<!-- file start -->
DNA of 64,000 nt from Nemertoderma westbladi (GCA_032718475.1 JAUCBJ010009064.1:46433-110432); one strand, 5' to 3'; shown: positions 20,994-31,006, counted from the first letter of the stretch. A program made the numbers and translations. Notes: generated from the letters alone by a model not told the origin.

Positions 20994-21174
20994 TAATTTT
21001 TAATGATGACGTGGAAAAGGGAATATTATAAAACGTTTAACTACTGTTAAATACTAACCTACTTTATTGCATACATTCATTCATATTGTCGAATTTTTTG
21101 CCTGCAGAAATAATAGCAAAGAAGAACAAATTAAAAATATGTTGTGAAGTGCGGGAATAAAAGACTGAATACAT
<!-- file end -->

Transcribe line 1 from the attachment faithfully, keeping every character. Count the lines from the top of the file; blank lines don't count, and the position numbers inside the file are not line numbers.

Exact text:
DNA of 64,000 nt from Nemertoderma westbladi (GCA_032718475.1 JAUCBJ010009064.1:46433-110432); one strand, 5' to 3'; shown: positions 20,994-31,006, counted from the first letter of the stretch. A program made the numbers and translations. Notes: generated from the letters alone by a model not told the origin.